IN March 1922 a ' Hyndman Memorial Committee' made its appearance, with an impressive membership including Lady St. Helier, the Countess of Warwick, Bernard Shaw, Sir James Frazer (the anthropologist), Wickham Steed ( editor of The Times), R. W. Seton-Watson, and Thomas Hardy, whose acquaintance Hyndman had made during the war. The Committee arranged for a bronze bust of Hyndman, the work of the young sculptor Edward Lacey, to be presented to the National Portrait Gallery; and it sponsored two Hyndman Memorial Lectures, on successive anniversaries of his birthday. The earlier of these, in 1923, was delivered by R. W. Seton-Watson, and his subject was 'The Emancipation of South-Eastern Europe'. A year later, F. J. Gould spoke on 'Hyndman as Prophet of Socialism'.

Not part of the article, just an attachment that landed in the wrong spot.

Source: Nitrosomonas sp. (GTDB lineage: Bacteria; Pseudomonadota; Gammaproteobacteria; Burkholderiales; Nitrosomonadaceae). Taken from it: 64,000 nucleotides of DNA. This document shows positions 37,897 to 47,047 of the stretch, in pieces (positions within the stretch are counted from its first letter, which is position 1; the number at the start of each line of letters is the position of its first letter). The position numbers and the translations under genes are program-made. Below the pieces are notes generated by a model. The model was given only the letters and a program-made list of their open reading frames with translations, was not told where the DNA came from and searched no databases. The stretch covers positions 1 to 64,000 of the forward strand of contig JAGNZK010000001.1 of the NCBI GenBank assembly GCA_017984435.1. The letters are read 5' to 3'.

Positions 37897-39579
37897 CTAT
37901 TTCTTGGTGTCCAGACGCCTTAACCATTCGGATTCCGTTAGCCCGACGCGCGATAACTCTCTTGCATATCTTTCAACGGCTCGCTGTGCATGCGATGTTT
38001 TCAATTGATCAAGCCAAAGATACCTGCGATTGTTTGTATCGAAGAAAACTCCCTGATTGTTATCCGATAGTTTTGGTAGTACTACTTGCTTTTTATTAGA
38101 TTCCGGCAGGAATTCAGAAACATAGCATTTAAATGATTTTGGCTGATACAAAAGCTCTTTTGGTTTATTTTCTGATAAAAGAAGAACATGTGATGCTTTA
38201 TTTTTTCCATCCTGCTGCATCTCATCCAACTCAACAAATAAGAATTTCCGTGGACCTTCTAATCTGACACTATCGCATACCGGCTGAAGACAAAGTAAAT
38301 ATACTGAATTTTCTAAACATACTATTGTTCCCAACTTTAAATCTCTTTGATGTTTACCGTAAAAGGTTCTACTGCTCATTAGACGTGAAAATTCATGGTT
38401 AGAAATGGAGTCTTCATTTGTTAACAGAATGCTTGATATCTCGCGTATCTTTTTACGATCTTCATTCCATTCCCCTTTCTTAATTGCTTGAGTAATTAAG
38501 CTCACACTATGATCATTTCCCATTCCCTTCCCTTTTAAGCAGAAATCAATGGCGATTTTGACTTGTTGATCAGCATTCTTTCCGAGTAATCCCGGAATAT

Meanwhile, Rosalind Travers Hyndman had been completing her last work of devotion for her husband--the memoir of the last decade of his life, published in 1923 under the title The Last Years of H. M. Hyndman. A few days after sending the manuscript to the publishers, she took an overdose of sleeping tablets and died on 7th April 1923. By her will all her possessions were to go to such causes as would keep alive the memory of her husband's work, except for £600 in cash, to be divided among needy members of the S.D.F. All pecuniary benefits from his or her literary works were to finance a 'Hyndman Literary Trust', for the publication or republication of works by or about Hyndman;